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Discussion Starter · #1 ·
After thinking this over for a few weeks, it looks like my best option is to build a false floor in my hatch for the amp(s) and probably a sub in the spare well.

I can manage building the base without a problem, but the beauty panel for the top will be tricky for me. Obviously, it will be in more than one piece so I can get it in and out of the car. I will probably do a large rectangular section in the middle, and 2 "wings" for the sides. Those will be the tricky ones. Getting the shape perfect can be a challenge.

The easiest way I can think of after looking at others' projects, is to use some flexible wire or something that will let you press it around the shape, and hold that shape so you can transfer it to the material you will be cutting. I have seen people use cardboard, or paper to try and piece it together. That seems tedious and not quite as accurate without trial and error. I see fancy gauges and tracers that cost big bucks and still require some consistency in their use to get it perfect.

I found this: Mobile Solutions :: Measure-Copy-Position

Something like that is probably what I will look for. Anyone know what material that is? A thick solder wire might do the trick. Coat hanger is not bendy enough. :) Another option would be to lay a thin layer of FG around the whole thing and take it out and trim it for a perfect contour...but again...too much work it seems.

Any other ideas? Its in a MKIII VW GTI BTW...maybe someone has pics of such a project in that vehicle.
 

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most installers use a scribe. like the multi-scribe in that link.
You can make your own with a 12" piece of wood. drill a hole in one end for a pencil.
get some cardboard to trace onto.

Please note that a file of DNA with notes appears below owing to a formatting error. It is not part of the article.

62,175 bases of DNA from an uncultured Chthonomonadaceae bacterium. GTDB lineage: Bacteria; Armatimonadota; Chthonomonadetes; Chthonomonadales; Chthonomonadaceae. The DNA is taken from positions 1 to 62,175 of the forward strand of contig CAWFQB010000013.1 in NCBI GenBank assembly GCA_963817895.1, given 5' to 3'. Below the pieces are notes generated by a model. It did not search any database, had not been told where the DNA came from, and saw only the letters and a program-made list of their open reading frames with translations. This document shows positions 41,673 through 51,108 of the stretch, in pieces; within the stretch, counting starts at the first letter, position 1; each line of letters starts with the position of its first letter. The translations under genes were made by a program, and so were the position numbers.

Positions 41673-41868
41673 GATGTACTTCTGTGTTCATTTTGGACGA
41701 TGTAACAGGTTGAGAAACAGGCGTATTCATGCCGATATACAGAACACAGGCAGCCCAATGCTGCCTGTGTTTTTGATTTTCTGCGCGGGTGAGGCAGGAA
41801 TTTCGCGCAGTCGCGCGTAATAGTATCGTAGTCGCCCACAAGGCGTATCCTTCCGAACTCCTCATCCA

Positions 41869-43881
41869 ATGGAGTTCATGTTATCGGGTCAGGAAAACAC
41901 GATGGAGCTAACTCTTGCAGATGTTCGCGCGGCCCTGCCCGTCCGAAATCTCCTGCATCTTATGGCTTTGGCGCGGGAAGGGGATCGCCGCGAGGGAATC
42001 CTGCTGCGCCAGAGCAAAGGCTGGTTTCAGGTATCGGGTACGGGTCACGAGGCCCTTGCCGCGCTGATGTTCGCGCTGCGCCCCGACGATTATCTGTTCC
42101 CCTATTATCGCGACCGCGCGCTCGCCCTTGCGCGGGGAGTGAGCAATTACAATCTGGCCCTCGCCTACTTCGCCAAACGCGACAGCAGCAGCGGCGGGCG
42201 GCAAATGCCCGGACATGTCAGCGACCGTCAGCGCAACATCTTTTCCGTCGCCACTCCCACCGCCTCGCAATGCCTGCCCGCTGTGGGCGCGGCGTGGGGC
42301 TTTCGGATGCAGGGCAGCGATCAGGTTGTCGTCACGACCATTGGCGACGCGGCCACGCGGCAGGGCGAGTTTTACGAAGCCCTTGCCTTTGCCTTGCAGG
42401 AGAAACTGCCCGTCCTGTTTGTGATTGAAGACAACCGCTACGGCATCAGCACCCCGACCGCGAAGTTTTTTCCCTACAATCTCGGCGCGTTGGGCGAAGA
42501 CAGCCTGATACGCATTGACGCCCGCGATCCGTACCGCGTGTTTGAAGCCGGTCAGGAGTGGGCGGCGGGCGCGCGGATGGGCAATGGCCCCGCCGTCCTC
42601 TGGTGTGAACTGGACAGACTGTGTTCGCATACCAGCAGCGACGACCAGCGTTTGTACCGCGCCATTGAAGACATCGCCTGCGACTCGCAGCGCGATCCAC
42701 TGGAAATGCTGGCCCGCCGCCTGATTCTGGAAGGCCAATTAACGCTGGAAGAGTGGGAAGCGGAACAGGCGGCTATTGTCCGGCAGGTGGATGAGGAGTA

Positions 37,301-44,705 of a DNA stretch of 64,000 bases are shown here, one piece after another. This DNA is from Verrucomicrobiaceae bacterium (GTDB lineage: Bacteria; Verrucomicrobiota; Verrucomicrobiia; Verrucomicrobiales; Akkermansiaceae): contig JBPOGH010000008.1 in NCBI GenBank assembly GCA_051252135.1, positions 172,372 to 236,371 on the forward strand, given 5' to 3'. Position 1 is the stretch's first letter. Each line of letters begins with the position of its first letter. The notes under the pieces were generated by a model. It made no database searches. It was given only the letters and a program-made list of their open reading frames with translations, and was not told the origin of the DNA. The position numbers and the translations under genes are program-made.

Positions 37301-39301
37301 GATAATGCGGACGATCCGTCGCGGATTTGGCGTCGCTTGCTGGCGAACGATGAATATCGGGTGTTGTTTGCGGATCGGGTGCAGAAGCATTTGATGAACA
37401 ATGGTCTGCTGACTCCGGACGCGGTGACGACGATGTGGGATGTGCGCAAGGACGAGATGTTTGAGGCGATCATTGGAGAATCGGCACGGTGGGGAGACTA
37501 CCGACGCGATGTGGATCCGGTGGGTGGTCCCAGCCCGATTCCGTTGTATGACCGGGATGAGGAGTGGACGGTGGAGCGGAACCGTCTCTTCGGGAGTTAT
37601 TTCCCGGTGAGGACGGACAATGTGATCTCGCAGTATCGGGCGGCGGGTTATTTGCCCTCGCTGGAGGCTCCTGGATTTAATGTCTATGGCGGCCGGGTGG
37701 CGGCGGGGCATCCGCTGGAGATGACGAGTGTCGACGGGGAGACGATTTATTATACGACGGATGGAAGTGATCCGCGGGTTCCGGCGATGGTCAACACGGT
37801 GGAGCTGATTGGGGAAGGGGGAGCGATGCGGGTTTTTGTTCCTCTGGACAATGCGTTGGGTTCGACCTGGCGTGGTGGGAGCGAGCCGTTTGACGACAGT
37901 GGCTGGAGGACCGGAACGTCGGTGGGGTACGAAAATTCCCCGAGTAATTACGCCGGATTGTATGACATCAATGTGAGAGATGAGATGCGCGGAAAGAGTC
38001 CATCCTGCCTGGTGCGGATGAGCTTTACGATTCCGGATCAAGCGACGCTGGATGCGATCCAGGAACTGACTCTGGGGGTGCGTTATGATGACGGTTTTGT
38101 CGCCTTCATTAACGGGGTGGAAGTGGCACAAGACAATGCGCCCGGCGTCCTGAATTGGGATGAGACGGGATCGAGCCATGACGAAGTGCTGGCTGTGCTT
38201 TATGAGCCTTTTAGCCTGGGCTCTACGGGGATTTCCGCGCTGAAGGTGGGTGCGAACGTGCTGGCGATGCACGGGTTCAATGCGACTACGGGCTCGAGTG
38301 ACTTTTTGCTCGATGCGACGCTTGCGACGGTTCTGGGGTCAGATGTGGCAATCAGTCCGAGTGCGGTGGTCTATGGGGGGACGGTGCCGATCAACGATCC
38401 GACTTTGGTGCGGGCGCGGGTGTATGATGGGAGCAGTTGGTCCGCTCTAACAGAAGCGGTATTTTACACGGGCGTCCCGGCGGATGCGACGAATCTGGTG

Its actually pretty easy and much easier than fiberglassing contours to get a shape or making bendy shapes and then transfering
 

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Hopefully I can get this into words...

What I do is start with a multiple piece cardboard template. I mark and cut it as close as I can. Then I mark on the edges of the cardboard template if the actual piece needs to be larger, with little arrows designating direction and the amount of extra material to leave on the actual part.
When I feel it's close enough, I'll trace the taped-together cardboard template on the wood, adding to the line wherever my marks were.
The goal is to get it close at this point, not exact.
After test fitting the actual part, I mark any areas that might be too big, and cut them off. The idea is for it to be a little smaller than what you'll need to fit flush.
Then, with the actual part removed, I'll use painter's tape around the entire perimeter of where the part is going to be resting, and then put the part back in.
With it held into position, I then use a flexible tool (like a bondo spreader) and force Duraglass into the space between the part and the painter's tape. When it begins to harden I'll remove the part and the Duraglass of course comes with it, and I use a cheese grater tool to knock down the high spots before it hardens completely. Then once it's hardened, I sand it with 36 and then 80 grit so the Duraglass is flush with the wood on the top. After another test fit I'll see if I need to add any more Duraglass anywhere, if so then I repeat the process.